Britain's all shook up; Earthquake hits 5.2 on the Richter scale and rocks the nation.
TREMORS hit Tyneside today as an earthquake measuring 5.2 on the Richter scale sent shock waves across the country.
Police received dozens of calls from residents who felt the quake shortly before 1am.
The epicentre was near Grimsby but people across Britain said they felt buildings shake.
Many said the tremors had been strong enough to wake them.
Police started receiving reports from people living in North and South Tyneside and even as far away as Haydon Bridge in Northumberland.
A resident in a three-storey house at Haydon Bridge reported the third floor moving from side to side.
In Tynemouth a woman said she felt the tremor and her settee moved.
And in South Shields a caller said their building was moving "front to back".
While in North Shields another householder said their top floor flat was "swaying and vibrating".
More calls came from Washington, Sunderland, Jarrow and Forest Hall, all saying they felt the tremor.
In County Durham buildings were reported shaking in Consett.
Today shocked Paul Royal, 25, from West Jesmond, Newcastle, said he felt his flat shake for about 20 seconds.
He said: "The building shook, the sofa shook and the windows started to shake. I joked with my flat mate saying it was an earthquake until my friend texted me telling me there was an earthquake.
"You would have thought a poltergeist was in the room. The furniture moved and I didn't know what it was. I got the shock of my life when a picture fell off the wall."
Journalist David Craig, 44, who covers Newcastle United games and other North East sport for Sky Sports News, was shaken out of bed at his North Yorkshire home.
He said: "I have never before felt anything like this. My wife and I were in bed when the whole house shook. The bed and things on the walls were shaking.
"We jumped out of bed and thought a plane had crashed or an explosion had taken place nearby. The last thing we thought was an earthquake.
"There was an almighty shake and then silence - then all the birds started singing. It was unreal. If this earthquake was 5.2 on the Richter scale, God knows what it is like in countries where they have very bad earthquakes."
Factory worker Kelly Hannon, 25, of St Cuthbert's Court, Bensham, Gateshead, said: "At around 1am I was listening to the radio in bed and suddenly my bed shook for a few seconds or so and because I live in a block of flats I went to the window to see what was happening. I thought it was due to the wind.
"I was a little scared and then started to check rooms because my daughter and I had watched Most Haunted nights before and thought there maybe a ghost or something. But then five minutes later the radio started mentioning calls were coming in from Whitley Bay and explained what had happened.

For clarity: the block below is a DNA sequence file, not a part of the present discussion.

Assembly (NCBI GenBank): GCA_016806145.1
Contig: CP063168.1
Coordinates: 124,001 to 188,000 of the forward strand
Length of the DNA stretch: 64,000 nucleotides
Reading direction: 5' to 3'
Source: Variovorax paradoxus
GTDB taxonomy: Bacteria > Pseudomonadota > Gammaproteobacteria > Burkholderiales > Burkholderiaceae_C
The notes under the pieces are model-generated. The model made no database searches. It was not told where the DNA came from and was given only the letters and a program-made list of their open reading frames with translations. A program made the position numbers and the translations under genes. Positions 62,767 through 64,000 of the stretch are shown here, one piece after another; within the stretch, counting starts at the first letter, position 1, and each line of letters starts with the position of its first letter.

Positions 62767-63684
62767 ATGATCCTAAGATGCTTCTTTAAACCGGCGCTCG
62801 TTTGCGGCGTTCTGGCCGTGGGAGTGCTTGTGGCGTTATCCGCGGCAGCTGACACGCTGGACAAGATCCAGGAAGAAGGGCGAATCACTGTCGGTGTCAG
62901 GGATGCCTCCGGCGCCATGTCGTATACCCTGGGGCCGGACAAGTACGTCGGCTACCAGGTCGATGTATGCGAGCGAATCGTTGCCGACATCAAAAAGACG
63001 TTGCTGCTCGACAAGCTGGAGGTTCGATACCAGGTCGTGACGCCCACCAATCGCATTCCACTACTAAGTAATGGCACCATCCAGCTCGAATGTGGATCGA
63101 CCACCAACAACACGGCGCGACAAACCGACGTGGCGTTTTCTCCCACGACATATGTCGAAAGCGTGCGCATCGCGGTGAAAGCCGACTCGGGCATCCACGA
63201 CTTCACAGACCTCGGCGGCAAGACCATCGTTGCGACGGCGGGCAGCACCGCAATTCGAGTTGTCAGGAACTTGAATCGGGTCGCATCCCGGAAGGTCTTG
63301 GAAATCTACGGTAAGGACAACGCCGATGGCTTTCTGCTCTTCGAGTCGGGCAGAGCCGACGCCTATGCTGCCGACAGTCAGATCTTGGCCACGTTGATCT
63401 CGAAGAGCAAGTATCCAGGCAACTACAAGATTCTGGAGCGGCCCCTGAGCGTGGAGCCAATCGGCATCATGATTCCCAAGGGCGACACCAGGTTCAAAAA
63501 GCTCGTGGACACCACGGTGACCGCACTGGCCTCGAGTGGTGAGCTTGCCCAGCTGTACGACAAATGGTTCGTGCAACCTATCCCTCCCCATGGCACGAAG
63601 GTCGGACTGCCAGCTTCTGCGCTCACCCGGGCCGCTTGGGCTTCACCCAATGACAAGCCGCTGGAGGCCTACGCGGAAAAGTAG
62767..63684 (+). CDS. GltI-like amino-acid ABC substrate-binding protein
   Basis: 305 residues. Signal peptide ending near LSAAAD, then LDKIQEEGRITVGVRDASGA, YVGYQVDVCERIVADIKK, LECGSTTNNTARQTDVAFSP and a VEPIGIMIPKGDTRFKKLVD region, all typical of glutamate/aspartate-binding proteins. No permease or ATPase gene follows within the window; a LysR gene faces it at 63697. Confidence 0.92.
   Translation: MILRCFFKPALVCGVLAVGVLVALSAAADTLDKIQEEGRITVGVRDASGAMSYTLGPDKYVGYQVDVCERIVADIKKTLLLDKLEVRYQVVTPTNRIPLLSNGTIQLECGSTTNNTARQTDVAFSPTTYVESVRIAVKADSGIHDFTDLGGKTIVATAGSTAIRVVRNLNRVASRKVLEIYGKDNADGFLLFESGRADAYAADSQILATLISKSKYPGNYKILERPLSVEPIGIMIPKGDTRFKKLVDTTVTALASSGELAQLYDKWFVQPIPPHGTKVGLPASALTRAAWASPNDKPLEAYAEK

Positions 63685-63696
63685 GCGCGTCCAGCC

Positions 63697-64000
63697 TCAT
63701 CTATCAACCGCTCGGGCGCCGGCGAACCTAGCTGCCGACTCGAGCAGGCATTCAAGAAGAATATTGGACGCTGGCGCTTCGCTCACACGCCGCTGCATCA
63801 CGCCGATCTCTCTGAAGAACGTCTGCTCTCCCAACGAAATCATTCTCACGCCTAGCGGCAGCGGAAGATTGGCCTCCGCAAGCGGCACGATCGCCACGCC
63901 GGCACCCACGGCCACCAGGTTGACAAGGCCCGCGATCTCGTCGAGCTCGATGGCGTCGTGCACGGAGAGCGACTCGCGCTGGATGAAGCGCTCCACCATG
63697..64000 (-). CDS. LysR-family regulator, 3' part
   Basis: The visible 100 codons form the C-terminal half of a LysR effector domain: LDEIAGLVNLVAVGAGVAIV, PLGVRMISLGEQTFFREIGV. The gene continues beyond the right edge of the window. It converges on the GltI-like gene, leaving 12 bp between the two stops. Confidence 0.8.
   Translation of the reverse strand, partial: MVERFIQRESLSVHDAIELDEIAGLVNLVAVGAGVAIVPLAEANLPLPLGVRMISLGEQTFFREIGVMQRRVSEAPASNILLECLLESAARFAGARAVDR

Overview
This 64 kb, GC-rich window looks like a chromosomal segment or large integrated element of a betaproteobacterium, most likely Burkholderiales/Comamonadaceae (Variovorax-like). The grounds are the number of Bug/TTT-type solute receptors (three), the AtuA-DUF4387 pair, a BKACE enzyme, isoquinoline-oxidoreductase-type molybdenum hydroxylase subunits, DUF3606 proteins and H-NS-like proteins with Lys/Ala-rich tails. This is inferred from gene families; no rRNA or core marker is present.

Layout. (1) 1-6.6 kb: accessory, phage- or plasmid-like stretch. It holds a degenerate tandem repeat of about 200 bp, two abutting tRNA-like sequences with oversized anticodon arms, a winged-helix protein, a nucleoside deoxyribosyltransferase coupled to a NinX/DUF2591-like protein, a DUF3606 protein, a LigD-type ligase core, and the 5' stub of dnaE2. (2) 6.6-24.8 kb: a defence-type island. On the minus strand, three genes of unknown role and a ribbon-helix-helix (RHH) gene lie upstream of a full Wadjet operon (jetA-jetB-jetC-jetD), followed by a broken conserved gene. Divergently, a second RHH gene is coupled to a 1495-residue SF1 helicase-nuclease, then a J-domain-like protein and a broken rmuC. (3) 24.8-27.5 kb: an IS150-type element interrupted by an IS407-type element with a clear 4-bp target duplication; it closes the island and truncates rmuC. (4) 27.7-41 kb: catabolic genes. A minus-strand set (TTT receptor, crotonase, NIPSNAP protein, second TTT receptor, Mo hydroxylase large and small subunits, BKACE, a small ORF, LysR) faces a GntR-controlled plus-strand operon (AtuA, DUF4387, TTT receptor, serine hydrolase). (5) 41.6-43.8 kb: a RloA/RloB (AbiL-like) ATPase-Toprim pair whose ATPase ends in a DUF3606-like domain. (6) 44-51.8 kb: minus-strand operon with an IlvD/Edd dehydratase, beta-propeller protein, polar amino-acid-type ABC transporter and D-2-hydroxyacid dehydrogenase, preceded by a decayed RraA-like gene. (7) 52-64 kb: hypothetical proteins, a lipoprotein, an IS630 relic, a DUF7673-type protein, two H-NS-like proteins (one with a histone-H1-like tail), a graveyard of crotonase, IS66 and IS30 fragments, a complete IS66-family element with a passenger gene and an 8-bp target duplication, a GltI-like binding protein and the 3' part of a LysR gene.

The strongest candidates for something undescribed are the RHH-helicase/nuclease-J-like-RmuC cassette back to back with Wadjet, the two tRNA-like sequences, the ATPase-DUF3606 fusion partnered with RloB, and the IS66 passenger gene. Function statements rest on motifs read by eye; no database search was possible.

"It's not like an earthquake happens every day."
Insp Julie Cole from Northumbria Police said they received more than 20 calls in half an hour. No casualties or damage has been reported in the region as a result of the tremors.
A police spokesman said: "At approximately 1am, as with other parts of the United Kingdom, a number of reports were received by Northumbria Police from members of the public reporting an earth tremor.
"Patrolling officers across the force area also reported the same thing."
A spokesman for Durham Police said: "There were minor tremors all over the force area at about 12.55am.
"There were no reports of any damage and no concerns for public safety."
Elsewhere, police were receiving calls from terrified pensioners.
A man from Barnsley was taken to hospital after a chimney collapsed and fell into his bedroom.
East Midlands Ambulance Service, which covers Lincolnshire, said there had been many emergency calls but no reports of injuries.
"Most of them were from elderly people who were quite frightened," a spokeswoman said.
The British Geological Survey initially gave the magnitude for the quake as 5.3 on the Richter scale but has now said it was closer to 5.2.
It said the centre was 15 miles south west of Grimsby.
Seismologist Dr Brian Baptie of the BGS said: "This is a significant earthquake for the UK and will have been widely felt across England and Wales."
The BGS said it records around 200 earthquakes in the UK each year - an eighth of which are able to be felt by residents.
It said earthquakes of this size occur around every 30 years but are more common in offshore areas.
Today's quake is the largest since 1984 when an earthquake measuring 5.4 on the Richter scale shook the Lleyn Peninsula of north Wales and was widely felt across England and Wales.
HIT: Damaged houses in Lincolshire near the epicetre